Oh, I love him and it hurts. White-knuckled, time fast and furious in the waiting room. I read and re-read the same paragraphs. Try to get lost in reading, try not thinking about Steve.He’s in the bowels of the hospital where I cannot be.They’re cutting him, scooping out polyps from his nose and taking a tissue sample from his larynx. (He had cancer removed from his larynx and radiation therapy earlier this year.) I wonder What if they find more – what else could they find? Doctor told us 98% of nasal polyps are not cancerous. Still, we’re having them biopsied.I’ve spent the last month watching Steve smoke. When he exhales, he blows it back out his nostrils. Sometimes it’s beautiful, when the smoke wafts in the golden afternoon sunlight. Other times it’s yellowish, thick choky smoke.
I imagine hot, tar-laden smoke gumming up his larynx, his lungs, coating and burning everything as it bathes his lungs, his brain. A smoke bed for his polyps.
At first I thought, OK, I’ll be an example. I won’t smoke.
And then him getting further away from me, him feeling guilty – not enjoying the time he’s smoking. And me appearing self-righteous. So I smoke when he smokes.
Steve says, it’s OK, nothing to worry about – the doctors cut the cancer off his larynx and then they irradiated him. He says it took 40 years for the cancer to grow – it’ll take another 40 years for it to grow back.
My understanding of this is different. I believe that he’s exposed all his cells to these toxins, and these cells now have more of a tendency to become cancerous. A cell can only absorb so much interference to its weaving before it goes crazy. And I imagine all these little cells along his throat, his sinuses, his lungs – all of which have been stressed, the DNA weaving coming undone.
It’s complicated. I hope, hope, hope that he won’t smoke after this last surgery. I get sad, but it’s his life.
The receptionist calls “Smith Family” to her. She points at a door and says something, I hear the word “left.” I’m confused. She has to bring me to the consultation room, where Steve’s doctor waits.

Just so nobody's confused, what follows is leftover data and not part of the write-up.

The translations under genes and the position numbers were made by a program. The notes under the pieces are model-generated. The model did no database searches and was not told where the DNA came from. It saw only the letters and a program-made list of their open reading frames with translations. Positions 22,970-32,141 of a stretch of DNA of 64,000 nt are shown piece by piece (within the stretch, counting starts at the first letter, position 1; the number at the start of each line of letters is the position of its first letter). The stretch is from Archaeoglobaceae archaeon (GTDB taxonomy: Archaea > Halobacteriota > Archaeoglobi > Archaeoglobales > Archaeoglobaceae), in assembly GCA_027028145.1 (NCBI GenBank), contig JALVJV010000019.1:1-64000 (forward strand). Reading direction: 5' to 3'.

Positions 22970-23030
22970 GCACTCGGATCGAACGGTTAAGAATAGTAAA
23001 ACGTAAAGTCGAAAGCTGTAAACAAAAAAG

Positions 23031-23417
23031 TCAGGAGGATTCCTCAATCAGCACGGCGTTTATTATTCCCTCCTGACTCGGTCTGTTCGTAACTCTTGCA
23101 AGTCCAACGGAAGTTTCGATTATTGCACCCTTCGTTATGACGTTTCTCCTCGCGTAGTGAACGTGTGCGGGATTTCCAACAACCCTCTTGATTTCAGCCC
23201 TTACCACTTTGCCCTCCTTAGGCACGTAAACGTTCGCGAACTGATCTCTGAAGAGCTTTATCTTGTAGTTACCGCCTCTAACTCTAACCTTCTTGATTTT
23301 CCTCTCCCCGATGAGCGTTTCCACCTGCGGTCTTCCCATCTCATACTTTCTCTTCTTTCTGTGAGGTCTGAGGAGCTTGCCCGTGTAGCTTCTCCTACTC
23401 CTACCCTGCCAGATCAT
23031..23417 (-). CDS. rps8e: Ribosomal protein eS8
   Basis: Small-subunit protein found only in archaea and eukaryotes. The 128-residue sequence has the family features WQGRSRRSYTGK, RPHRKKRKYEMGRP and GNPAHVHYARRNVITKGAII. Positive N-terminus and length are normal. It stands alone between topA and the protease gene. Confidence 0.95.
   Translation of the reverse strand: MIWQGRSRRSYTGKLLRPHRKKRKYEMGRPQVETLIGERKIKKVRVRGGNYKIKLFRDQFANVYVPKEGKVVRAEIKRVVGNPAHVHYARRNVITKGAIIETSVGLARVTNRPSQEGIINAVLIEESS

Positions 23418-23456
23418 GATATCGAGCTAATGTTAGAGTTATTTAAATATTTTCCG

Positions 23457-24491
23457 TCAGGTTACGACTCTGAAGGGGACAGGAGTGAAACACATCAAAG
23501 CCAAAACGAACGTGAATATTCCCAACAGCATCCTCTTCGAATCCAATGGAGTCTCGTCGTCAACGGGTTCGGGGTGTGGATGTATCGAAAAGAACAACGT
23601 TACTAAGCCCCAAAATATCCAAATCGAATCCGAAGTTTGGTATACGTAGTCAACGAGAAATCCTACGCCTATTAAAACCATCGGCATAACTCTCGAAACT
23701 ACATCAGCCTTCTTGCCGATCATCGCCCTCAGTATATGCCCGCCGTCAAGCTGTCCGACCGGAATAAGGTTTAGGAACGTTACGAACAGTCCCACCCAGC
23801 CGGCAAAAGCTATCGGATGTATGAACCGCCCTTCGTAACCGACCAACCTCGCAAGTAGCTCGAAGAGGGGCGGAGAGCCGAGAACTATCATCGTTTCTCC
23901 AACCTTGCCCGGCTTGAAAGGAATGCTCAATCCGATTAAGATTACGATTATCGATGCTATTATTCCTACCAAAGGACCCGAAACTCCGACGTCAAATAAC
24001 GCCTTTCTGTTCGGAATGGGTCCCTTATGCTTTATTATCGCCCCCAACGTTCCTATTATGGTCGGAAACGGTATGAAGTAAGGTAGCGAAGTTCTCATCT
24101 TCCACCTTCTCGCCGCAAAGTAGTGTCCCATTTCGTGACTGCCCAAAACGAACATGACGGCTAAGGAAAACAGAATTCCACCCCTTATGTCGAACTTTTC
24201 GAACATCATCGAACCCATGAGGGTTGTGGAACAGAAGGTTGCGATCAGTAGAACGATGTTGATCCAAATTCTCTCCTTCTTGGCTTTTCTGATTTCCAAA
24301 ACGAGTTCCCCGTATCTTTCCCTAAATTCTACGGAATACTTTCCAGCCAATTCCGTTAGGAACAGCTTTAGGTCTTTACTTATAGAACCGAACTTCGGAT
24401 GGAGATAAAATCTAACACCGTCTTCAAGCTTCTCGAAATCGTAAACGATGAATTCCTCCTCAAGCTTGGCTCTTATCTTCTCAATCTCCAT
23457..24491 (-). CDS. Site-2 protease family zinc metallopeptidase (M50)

He has pictures. There’s Steve, lights out. Something down his throat. And before pictures of wet red tissue, with occasional yellowish whitish tissue. These are the polyps. And then another picture -Â uniform chunks of beef fat, chicken fat, on a napkin. These are the polyps, now removed.
And he draws two circles (eyes), two triangles, a jagged line for teeth. And a sideways drawing, boxlike, representing the path of the nose through the head into the brain.
He said the sinuses were packed. Chock full of polyps. Says something about them growing close under the brain, close to the eye.
I’m hoping Steve is one of the majority, the 98% of non-cancerous nasal polyp holders.
I ask the doctor to repeat everything he said about the second picture. He doesn’t. I think he thinks I’m stupid, a kind of young trophy wife. I have the urge to tell him, Hey, I’m special and I’m flawed. I have an electrical engineering degree. I’ve come to this body and face for the first time in my life. I am an old person in a young person’s body. I am done with elitism and exceptionalism, though. Let his impression of me be his own.
Back in Steve’s recovery room, and he’s coming back from the anesthesia. He’s confused, and his voice is a liquidy whisper. I pat him on the head, kiss his cheek. He seems fragile.
The doctor’s packed wadding in his nose and up through his sinuses. Two black strings are attached to the wadding. He’ll pull it out Monday.
Nurse says there’s a checklist of things that have to happen before she’ll let Steve go. He has to urinate, be steady on his feet, eat something without vomiting, and the bleeding has to slow down.
We want to go because we do not have health insurance to pay for this hospital bed.
No problem on the first three checklist items. But the blood keeps coming. He lost a pint during surgery, so he’s on a drip.
I smell blood, blood. It seems to be coming from my nose, but this is because I’m smelling his blood.
And he cannot breathe through his nose – it’s packed with wadding until Monday. The blood saturated the wadding. He can’t sneeze, he can’t blow his nose, he can’t breathe. And he coughs up bloody mucous, and his voice gurgles.
Finally the bleeding slows down enough and they let us go.